Britain's top court has ruled secret letters from Prince Charles to government ministries should be published, in a potential setback for the monarchy seen as a victory for media freedoms.
"The Supreme Court dismisses the attorney-general's appeal," read the ruling, after the government went to court to prevent the publication of secret letters believed to show Prince Charles interfering in politics.
The ruling was immediately praised by The Guardian newspaper, which had brought the case to court, but criticised by the prince's official residence, Clarence House, and prime minister David Cameron.
"Clarence House is disappointed the principle of privacy has not been upheld," a spokesman said.
The long-running case relates to 27 items of correspondence sent in 2004 and 2005 by the Prince, who is known for his outspoken views on the environment and energetic activism on social issues.
The letters were sent to seven government departments and the previous attorney-general, who stopped their publication on the basis that they reflected the prince's "most deeply held personal views and beliefs".
There is concern that their publication could harm the royal family's image of political neutrality in a country where the monarch "reigns but does not rule".
Guardian editor Alan Rusbridger hailed the ruling as the result of a "brilliant 10-year campaign" to ensure the letters were made public.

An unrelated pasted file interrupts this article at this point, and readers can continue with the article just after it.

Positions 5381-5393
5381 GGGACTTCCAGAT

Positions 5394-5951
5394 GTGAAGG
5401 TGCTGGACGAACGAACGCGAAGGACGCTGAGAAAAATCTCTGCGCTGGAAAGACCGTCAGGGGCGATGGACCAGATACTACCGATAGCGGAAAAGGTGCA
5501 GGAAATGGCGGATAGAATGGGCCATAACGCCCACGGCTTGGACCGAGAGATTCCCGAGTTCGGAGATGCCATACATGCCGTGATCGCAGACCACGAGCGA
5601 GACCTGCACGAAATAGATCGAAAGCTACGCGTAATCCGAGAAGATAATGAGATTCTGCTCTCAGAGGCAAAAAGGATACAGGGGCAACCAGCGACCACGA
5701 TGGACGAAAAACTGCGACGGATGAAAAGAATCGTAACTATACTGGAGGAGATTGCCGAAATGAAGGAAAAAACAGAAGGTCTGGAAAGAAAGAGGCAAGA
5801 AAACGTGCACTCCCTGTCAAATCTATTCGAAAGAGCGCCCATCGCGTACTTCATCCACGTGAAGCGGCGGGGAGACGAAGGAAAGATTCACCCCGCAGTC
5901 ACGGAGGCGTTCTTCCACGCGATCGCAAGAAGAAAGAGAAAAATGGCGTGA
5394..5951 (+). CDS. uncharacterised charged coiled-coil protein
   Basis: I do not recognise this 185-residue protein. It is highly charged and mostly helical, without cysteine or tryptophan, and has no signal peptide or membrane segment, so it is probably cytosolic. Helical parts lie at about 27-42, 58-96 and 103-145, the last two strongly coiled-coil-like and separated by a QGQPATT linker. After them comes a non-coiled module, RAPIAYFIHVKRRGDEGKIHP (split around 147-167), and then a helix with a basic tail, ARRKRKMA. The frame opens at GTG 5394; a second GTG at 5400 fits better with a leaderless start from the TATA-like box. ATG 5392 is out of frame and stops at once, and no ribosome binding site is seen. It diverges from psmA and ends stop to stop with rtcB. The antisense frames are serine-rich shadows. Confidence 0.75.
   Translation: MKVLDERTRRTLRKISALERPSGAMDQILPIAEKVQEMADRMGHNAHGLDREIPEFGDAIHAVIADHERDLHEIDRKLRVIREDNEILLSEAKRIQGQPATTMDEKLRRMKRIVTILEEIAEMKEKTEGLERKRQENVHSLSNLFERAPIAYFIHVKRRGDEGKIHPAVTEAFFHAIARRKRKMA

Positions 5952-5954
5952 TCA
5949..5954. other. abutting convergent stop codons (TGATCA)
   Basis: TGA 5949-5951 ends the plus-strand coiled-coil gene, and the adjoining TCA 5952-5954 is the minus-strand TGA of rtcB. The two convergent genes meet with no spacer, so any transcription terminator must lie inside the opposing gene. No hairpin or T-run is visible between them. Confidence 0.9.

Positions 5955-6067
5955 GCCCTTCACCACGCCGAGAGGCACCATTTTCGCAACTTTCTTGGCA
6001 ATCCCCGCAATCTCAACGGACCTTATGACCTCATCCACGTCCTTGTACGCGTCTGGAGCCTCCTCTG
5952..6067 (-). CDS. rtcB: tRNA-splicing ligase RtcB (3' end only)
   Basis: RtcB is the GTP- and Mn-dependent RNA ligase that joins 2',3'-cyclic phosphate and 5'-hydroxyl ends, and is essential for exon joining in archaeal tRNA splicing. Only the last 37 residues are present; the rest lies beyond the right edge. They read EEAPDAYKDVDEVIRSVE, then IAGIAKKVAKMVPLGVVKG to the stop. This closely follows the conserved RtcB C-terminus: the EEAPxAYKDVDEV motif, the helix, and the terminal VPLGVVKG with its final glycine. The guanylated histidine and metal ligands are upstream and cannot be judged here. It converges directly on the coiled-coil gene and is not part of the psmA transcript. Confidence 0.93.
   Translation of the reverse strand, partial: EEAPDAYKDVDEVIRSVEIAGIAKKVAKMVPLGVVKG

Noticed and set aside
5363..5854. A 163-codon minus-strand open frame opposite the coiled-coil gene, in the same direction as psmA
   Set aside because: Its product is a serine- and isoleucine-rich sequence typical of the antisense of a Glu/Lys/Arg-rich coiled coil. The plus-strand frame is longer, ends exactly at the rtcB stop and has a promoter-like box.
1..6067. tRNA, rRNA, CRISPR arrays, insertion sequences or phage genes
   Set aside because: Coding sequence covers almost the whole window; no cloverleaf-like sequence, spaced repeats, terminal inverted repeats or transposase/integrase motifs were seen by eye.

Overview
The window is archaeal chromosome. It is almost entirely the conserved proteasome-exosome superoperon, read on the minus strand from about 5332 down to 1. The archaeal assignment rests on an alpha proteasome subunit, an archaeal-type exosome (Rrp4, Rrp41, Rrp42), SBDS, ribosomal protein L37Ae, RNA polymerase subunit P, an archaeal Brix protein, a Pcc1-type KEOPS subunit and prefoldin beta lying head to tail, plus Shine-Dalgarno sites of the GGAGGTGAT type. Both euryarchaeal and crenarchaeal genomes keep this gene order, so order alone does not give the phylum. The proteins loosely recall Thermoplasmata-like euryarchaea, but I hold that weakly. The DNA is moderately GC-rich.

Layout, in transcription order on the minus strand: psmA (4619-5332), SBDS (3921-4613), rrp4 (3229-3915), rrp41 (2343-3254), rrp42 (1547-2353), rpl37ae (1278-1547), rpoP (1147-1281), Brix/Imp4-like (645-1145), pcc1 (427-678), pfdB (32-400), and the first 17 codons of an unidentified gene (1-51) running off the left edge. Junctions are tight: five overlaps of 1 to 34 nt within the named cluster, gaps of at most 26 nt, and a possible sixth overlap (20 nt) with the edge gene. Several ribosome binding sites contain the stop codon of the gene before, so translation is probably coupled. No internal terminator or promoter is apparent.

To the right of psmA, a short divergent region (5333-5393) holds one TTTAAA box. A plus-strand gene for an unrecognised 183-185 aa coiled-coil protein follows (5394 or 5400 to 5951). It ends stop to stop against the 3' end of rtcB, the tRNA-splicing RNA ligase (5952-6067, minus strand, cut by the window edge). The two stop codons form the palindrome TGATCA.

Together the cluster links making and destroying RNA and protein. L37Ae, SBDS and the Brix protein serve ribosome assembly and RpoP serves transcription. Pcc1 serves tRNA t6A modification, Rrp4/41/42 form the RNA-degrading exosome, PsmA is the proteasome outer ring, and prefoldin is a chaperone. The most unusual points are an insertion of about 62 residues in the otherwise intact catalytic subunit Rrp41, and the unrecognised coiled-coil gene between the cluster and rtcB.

"Guardian wins," he wrote on Twitter.
In a statement, Mr Rusbridger said: "This is a good day for transparency in government and shows how essential it is to have a fully independent judiciary and free press."
The letters have been dubbed the "Black Spider Memos", due to Charles's spiky handwriting.
No date has been fixed for their publication, although the BBC reported that the government now has 30 days to release them.
"This is a disappointing judgement and we will now consider how to release these letters," prime minister David Cameron said in a statement.
"This is about the principle that senior members of the royal family are able to express their views to government confidentially.
"I think most people would agree this is fair enough."
Letters to 'change public perception of the monarchy'
The government had vetoed the release of the letters under Freedom of Information laws, but this has now been struck down by the courts.
Mr Cameron said the government would consider amending the law for future cases, although that cannot happen before elections in May as parliament's last day before the vote was on Thursday.
"If the legislation does not make parliament's intentions for the veto clear enough, then we will need to make it clearer," Mr Cameron said.
A new biography of Prince Charles last year reignited debate about whether he is fit to become king.
Catherine Mayer's "Charles: The Heart of a King" portrays a royal household riven with infighting, and an heir to the throne uncomfortable with the distant impartiality that has been the hallmark of his mother Queen Elizabeth II's reign.
The 66-year-old Prince of Wales, Queen Elizabeth's eldest son, has spent a lifetime in preparation for the throne.
But he has also carved out a distinct and highly visible role for himself in public life by wading into topics that interest him.
Graham Smith, head of Republic, a campaign for an elected head of state, told The Guardian that the publication of the memos "will change the public perception of the monarchy as apolitical and harmless, to being a serious political force".